Sunday, January 29, 2012

Week 2012W05 Featured Pages

One of the strongest motivations which propelled me to publish the book (at a considerable drain to my meager if not altogether non-existent retirement fund) was to answer, for the record, anyone and everyone who pestered me with the question of when I was going back to the Philippines, that vaunted “Pearl of the Orient Seas,” “birthplace of the glorious day,” the Paradise Lost of Jose P. Rizal’s [nuestro perdido Eden].  Well, the answer in all its bluntness and pathetic hapless futility has been laid out on pages 43 and 44, the concluding section of the first chapter of the book.
From here onwards, I can tell anybody who poses the question to please go to’slook inside” feature and search for the text string “Residual Repercussions.”  Chances are much higher than average that you will find the section in its entirety available for you to peruse without violating copyright protocols.  Better still, you can actually buy the book.  There is more to it than superficially meets the eye.  You may even learn something from it while actually enjoying the read.

Once again, as has been my wont, for the benefit of those who cannot be bothered to click the hyperlinks, the featured pages are reproduced in full hereunder:

=== Begin Excerpts === mid p. 43 =

Residual Repercussions                                        

The proposed trip to Saudi Arabia, including the authorized detours to the United States, was of course funded in its entirety by the Philippine government.  I was a government official on an official mission.  On the completion of the mission I committed, among others, to tender a detailed written report about the trip to the Department of Foreign Affairs in addition to that required of me by the university.

A case can be plausibly made that I did not only willfully abandon my mission but rather premeditatedly conspired to sabotage it maliciously from the very start.  Having not completed the mission, I am liable to be brought to court for breach of contract and malversation of public funds. The former may have a statute of limitation.  I know for a fact that the latter does not.

From what little I know of the Philippine judicial system, I’d be most likely to be hauled off to jail than see the light of day in a court of law.  Although I have somewhat of an adventurous disposition, battling with mosquitoes and bedbugs, among others, in some god forsaken jail in the Philippines has not been my idea of enjoying my retirement years.

It is therefore with dejected resignation that any speculation on physically going back to the geographical roots of my heritage had to remain vibrant only in the La Manchan realm of impossible dreams, too effervescent to abandon, too inscrutable to pursue.  One impossible dream should remain intimately entangled with all the ruminations I venture upon through the remaining days of my sojourn in this mortal coil.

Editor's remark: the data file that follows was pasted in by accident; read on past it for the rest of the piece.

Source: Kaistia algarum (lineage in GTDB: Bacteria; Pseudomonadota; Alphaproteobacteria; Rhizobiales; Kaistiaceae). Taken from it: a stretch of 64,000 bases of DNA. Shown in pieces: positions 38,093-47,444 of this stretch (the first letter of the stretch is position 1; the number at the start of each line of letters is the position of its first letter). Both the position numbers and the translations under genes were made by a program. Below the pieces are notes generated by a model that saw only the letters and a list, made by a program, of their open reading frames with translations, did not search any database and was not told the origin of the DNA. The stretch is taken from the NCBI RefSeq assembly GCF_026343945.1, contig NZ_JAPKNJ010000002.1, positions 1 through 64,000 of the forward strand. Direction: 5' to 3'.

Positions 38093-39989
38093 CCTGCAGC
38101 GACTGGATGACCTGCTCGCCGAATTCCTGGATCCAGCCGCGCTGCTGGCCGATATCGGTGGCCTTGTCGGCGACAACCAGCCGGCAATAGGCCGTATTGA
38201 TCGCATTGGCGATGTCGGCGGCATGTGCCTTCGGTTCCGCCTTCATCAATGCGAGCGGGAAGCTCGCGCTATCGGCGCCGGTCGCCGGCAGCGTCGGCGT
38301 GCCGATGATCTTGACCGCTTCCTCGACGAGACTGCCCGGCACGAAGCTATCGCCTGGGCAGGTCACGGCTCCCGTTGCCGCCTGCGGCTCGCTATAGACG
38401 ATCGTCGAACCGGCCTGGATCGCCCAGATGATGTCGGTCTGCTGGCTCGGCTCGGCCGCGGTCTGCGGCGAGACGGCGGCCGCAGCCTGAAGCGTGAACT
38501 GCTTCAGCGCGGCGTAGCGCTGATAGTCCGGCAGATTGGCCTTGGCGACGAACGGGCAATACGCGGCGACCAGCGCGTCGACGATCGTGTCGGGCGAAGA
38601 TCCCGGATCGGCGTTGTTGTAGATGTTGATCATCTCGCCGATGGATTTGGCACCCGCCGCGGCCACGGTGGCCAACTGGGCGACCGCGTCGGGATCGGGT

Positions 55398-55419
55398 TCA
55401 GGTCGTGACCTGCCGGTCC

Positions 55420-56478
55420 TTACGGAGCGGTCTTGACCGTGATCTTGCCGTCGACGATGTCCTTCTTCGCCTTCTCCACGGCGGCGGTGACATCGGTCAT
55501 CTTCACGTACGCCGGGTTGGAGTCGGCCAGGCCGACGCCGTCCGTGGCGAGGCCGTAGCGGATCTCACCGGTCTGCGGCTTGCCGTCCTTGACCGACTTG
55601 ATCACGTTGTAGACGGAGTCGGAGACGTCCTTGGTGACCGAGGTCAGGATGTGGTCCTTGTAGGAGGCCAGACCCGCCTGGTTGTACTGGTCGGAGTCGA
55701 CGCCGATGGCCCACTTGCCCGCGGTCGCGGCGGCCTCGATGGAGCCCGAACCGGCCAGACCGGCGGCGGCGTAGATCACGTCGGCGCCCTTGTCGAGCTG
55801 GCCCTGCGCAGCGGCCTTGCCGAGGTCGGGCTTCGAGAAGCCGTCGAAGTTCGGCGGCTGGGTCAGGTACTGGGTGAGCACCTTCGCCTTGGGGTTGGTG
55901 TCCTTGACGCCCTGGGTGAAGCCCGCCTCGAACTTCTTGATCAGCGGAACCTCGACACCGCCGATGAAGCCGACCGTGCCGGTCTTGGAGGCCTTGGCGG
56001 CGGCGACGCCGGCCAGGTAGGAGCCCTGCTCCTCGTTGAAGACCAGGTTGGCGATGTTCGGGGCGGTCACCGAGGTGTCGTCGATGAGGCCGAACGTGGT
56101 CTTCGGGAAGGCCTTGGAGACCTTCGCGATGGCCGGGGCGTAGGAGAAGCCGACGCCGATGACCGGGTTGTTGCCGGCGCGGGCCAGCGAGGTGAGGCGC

Consequently, it had become more urgently incumbent on my creative faculties to nurture the imagination and keep the embers of inspiration smoldering in the inner chambers of my soul so as to afford a pleasurable promenade along nostalgia lane into the portals of Shangri-la, unencumbered by the lethal inertia of hubristic indifference which could prove a tragic millstone around the neck in the twilight of my years.  Such eventuality would most certainly render the magnificent bliss of reminiscences in solitude into a barren desolate desert of remorse and pointless, if well-deserved, contrition. 

Granted, I might have mercifully fallen short of my goals.  But having passionately pursued my convictions, I had achieved peace with my conscience that I had remained honest and true to myself.  If I had to do it all over again, I would follow the same deliberations and most likely would end up on a kindred side of the bifurcation at every decision point.

=== End Excerpts === top  p. 44 =

Tuesday, January 24, 2012

A Parable of the Lost Finger

Blogger's Note: The following material was forwarded to me by my youngest brother, an ordained and practicing Seventh Day Adventist Minister.  Rather than forwarding the message by email which can often prove unwieldy, I find it expedient to give it further circulation through this blog site. The email message distribution list and forwarding history indicated that it was in turn forwarded to him by the oldest of his brood of three, who is a medical student; and that the original distribution was confined to their immediate family. I found it singularly touching that I got the mail as a sole recipient. It almost felt like I have just been adopted into their fold.  On the merits, I found the story worthy of a wider circulation. So here it goes, enjoy the ride.
Amazing: God Never Lies!

A king who did not believe in the goodness of God had a slave who, in all circumstances, said:

My king, do not be discouraged, because everything God does is perfect, no mistakes!

One day they went hunting and along the way a wild animal attacked the king. His slave managed to kill the animal, but could not prevent his majesty losing a finger.

Furious and without showing his gratitude for being saved, the nobleman said "Is God good? If He was good, I would not have been attacked and lost my finger."

The slave replied only "My king, despite all these things, I can only tell you that God is good, and he knows the "why" of all these things. What God does is perfect.

He is never wrong!"

Outraged by the response, the king ordered the arrest of his slave.

Later, he left for another hunt and was captured by savages who made human sacrifices.